Welcome to our end-of-Q2 update and a review of how 2022 has been shaping up. We hope you’re keeping warm and well, and we look forward to giving you a peek into what’s happening out there in the world of tech recruitment.

General Comments

Salary movement

As you all know, this year started with a bang, with a surge of new positions coming to market in response to growth and new projects coming online, followed by ongoing recruitment for turnover. A significant number of candidates changed jobs in the six months between October 2021 and March 2022, with the tail of that movement still being felt. In addition, project work has continued to shape up and kick-off, driving ongoing buoyancy in both the contracting and permanent job markets.

It’s been a really interesting watch. There is a definite sense of a softening of the manic six months mentioned above, and while higher salaries are still on the table, there is also a fair bit of push back from an employer point of view. Employers want to ensure those team members who are being paid over and above standard rates are able to add significant value, complement the existing team, and are not creating significant parity issues from a salary point of view.

While very senior specialist skills are more likely to be paid at above-market rates, on the whole, we are not seeing excessive salary rises that should cause concern. Certainly, we have seen an adjustment, sometimes up to $25k, however, this has to be balanced with the realisation that salaries moved little, or even dropped, between 2019 and late 2021 through COVID-19. Top of candidates’ wishlists right now are being paid ‘what they feel they are worth’, more favourable working conditions including hybrid/family-friendly hours, and the ability to grow and develop professionally.

Continued resourcing challenges

As was the case in Q1, with permanent recruitment continuing at pace, the contract market remains somewhat subdued, with the majority effort appearing to be in securing the best talent for permanent positions.

Resourcing continues to present a real challenge to meet the demands of our clients’ growth, and despite the recent opening of the Accredited Employer Scheme, we are seeing some reluctance from employers to utilise international talent pools, taking a ‘wait and see’ approach as this scheme beds in. We are seeing a significant upswing in candidates wanting to relocate to New Zealand and certainly hope these pools will be able to be tapped soon.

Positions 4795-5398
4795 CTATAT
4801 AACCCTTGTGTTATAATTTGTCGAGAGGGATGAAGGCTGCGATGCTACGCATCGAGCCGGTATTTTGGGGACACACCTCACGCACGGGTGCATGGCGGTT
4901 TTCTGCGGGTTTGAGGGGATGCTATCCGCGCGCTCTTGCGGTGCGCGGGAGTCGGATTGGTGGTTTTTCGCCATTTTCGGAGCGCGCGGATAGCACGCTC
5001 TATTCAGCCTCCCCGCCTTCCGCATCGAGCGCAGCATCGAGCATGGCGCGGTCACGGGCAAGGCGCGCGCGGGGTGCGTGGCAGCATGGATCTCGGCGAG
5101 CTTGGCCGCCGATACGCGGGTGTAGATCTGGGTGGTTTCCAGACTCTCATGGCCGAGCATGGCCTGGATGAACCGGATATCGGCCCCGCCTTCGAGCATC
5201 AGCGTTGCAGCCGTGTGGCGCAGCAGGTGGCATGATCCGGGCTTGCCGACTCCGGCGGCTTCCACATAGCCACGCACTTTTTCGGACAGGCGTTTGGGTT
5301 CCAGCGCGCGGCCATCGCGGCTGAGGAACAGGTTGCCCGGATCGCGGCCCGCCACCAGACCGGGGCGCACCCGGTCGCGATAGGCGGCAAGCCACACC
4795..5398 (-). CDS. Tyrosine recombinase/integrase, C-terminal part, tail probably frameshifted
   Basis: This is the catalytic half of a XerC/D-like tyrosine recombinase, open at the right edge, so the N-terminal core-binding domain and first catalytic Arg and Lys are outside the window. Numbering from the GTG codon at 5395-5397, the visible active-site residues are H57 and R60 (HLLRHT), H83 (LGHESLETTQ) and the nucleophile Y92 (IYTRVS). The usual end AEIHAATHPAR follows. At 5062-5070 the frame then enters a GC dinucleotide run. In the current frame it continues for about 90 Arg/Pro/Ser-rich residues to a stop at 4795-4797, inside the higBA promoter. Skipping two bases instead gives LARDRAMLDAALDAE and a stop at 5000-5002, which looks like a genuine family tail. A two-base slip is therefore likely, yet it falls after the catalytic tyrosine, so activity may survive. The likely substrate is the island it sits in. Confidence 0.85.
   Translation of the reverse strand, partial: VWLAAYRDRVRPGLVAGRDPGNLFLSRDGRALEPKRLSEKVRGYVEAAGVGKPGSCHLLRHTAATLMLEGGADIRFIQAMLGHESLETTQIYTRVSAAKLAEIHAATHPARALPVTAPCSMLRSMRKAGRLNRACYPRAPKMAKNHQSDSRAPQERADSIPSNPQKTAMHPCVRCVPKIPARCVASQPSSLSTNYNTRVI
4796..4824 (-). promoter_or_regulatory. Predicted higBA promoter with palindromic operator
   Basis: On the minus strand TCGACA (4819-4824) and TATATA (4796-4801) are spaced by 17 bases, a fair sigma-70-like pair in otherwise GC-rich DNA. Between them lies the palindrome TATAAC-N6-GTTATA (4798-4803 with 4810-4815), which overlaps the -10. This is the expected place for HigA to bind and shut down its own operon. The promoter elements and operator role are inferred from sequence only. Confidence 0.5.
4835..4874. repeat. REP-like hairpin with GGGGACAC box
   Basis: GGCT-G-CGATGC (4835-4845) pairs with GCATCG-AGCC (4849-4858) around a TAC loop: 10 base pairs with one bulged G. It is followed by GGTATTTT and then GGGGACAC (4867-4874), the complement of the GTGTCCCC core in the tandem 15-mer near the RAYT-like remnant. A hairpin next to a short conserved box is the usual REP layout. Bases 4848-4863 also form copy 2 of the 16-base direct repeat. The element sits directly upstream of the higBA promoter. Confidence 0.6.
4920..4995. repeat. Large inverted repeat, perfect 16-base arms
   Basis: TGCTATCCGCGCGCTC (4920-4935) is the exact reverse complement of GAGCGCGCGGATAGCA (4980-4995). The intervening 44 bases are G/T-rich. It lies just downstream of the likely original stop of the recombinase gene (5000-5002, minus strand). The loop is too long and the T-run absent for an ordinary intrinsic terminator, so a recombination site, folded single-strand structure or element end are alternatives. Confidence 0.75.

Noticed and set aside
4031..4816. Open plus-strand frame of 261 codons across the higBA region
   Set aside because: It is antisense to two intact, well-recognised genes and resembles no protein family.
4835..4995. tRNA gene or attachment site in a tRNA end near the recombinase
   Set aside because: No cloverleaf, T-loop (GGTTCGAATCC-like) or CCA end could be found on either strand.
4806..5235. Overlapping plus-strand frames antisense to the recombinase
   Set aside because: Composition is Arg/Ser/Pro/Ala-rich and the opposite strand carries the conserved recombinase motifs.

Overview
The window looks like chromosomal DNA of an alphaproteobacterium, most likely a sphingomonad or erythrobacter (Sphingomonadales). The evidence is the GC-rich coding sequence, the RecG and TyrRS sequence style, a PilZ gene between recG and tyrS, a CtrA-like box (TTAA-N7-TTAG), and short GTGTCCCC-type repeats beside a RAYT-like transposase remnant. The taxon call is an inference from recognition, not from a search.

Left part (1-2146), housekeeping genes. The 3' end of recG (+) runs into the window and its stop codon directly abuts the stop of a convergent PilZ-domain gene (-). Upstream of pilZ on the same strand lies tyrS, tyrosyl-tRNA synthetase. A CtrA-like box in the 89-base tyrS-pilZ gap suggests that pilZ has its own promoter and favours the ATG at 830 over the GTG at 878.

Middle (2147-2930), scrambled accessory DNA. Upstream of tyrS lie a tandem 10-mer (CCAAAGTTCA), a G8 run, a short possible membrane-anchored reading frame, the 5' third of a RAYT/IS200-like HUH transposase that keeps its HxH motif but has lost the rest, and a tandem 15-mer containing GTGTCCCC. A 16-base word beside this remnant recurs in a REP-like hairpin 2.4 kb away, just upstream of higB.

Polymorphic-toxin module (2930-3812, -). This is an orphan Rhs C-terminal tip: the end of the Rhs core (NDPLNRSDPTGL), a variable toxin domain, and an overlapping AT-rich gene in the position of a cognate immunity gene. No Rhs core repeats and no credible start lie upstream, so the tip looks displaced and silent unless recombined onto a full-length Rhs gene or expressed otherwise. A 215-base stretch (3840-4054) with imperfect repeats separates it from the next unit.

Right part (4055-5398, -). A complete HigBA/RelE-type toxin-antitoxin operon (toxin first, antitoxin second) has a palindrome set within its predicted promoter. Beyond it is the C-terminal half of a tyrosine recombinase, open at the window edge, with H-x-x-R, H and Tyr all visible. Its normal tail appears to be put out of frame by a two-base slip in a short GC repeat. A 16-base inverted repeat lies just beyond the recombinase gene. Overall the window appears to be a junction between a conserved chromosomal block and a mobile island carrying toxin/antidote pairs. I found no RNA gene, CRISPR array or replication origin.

We have continued to see a slow down in candidates relocating into the Canterbury region from within NZ, particularly from Auckland, which previously had offered a great channel of talent into the city. We are still seeing a smaller trickle of candidates from Otago towards Christchurch chasing better work opportunities, this tending to be mid-level candidates with fewer family ties and seeking promotion opportunities.

Succeeding in the current market

We really feel for our clients, having weathered COVID-19 and now this talent storm. Many are having to reimagine what teams and talent look like, taking a much more flexible approach and considering remote working, flexible work arrangements and other incentives to ensure the ability to secure talent. Most have now engaged a recruitment agency partner to ensure they are first to new talent coming to market, and that their brands are presented as favourably as possible. While online advertising still has its place, it’s that ability to get to candidates before they hit the open market that has really become key to success.

So, is it all doom and gloom from an employment perspective? No. Now that the heat is off slightly, we hope to see those international candidates becoming more viable, local candidates coming to market disappearing less rapidly, and with a little bit more time to breathe through the recruiting process.

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